Sunday, April 17, 2011

The Ballad of 1891

Words: Helen Palmer
Music: Doreen Jacobs

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The price of wool was falling in 1891
The men who owned the acres saw something must be done
"We will break the Shearers' Union, and show we're masters still
And they'll take the terms we give them, or we'll find the ones who will"

From Claremont to Barcaldine, the shearers' camps were full
Ten thousand blades were ready to strip the greasy wool
When through the west like thunder, rang out the Union's call
"The sheds'll be shore Union or they won't be shorn at all"

Oh, Billy Lane was with them, his words were like a flame
The flag of blue above them, they spoke Eureka's name
"Tomorrow," said the squatters, "they'll find it does not pay
We're bringing up free labourers to get the clip away"

"Tomorrow," said the shearers, "they may not be so keen
We can mount three thousand horses, to show them what we mean"
"Then we'll pack the west with troopers, from Bourke to Charters Towers
You can have your fill of speeches but the final strength is ours"

"Be damned to your six-shooters, your troopers and police
The sheep are growing heavy, the burr is in the fleece"
"Then if Nordenfeldt and Gatling won't bring you to your knees
We'll find a law," the squatters said, "that's made for times like these"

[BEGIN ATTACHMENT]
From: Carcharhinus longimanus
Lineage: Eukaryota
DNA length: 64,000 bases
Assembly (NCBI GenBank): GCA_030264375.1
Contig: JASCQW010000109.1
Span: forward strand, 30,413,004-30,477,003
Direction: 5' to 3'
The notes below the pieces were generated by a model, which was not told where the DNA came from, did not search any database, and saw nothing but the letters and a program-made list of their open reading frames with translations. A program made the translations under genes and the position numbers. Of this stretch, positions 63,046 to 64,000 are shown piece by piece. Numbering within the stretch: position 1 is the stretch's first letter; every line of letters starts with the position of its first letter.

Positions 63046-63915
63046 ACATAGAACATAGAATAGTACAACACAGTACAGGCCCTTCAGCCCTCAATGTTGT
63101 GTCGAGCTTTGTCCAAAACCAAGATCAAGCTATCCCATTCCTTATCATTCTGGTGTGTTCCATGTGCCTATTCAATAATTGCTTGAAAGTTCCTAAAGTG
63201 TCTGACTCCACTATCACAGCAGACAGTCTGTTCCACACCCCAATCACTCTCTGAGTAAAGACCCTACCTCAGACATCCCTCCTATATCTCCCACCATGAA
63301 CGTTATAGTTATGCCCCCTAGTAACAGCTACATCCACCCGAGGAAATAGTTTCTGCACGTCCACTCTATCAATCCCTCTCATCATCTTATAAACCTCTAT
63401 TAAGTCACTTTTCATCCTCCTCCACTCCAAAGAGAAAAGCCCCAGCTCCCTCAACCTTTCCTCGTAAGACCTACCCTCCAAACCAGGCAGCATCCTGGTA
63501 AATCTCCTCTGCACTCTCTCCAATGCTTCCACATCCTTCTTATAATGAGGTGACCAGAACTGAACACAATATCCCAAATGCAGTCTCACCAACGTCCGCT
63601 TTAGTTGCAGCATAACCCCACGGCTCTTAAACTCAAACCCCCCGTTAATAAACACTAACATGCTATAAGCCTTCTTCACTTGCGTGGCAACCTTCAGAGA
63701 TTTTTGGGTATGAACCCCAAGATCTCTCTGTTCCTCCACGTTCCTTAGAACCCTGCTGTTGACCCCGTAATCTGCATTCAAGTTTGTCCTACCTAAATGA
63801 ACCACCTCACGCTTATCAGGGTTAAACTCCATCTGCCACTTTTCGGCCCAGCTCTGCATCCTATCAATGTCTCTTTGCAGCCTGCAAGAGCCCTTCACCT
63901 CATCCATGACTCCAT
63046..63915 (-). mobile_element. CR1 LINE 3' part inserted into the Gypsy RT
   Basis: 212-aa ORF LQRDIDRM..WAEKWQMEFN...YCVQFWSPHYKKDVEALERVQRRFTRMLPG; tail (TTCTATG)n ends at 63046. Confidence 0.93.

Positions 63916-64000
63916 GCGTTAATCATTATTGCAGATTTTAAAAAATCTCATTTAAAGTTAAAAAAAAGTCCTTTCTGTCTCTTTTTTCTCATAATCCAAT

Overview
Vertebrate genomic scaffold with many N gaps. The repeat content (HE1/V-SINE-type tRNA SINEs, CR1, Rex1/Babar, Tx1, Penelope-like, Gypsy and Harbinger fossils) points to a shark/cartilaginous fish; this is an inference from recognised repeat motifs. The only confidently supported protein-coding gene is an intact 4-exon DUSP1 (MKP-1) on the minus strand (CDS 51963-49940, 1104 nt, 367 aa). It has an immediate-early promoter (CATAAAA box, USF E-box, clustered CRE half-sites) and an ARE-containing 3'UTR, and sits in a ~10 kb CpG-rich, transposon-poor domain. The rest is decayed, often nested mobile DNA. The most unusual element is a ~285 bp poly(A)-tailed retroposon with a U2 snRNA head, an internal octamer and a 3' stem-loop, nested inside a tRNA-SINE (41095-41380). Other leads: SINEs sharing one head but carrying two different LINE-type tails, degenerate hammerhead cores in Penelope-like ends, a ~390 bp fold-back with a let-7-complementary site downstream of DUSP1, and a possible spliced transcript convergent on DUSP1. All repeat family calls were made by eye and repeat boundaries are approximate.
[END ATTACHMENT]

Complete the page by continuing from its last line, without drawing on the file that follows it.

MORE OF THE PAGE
To trial at Rockhampton the fourteen men were brought
The judge had got his orders, the squatters owned the court
But for every one that's sentenced, ten thousand won't forget
Where they jail a man for striking, it's a rich man's country yet

A powerful and much-loved Australian song. There is an excellent first-hand account of the writing of this piece on the Ozleft Forum, Birth of An Old Bush Ballad.

The 1891 Shearers Strike was one of the defining events of Australian early political history. A summary can be found here.

It is hard to imagine now the strength of feeling that this dispute produced. Here are the closing words of the 21 February, 1891 editorial from the Australian Republican, a Charters Towers newspaper:

If your oppressors will not listen to reason, let them feel cold lead and steel: as they have starved you, so do you shoot them; and allow them not to destroy your liberties and deprive you of your bread without a fight. Better to see the last squatter and the last member of this hateful Government butchered than to see one jot or one tittle of the sacred rights of the people lost.

The illustration is a photograph of Townsville Mounted Infantry in Hughenden in Qld during the strike.

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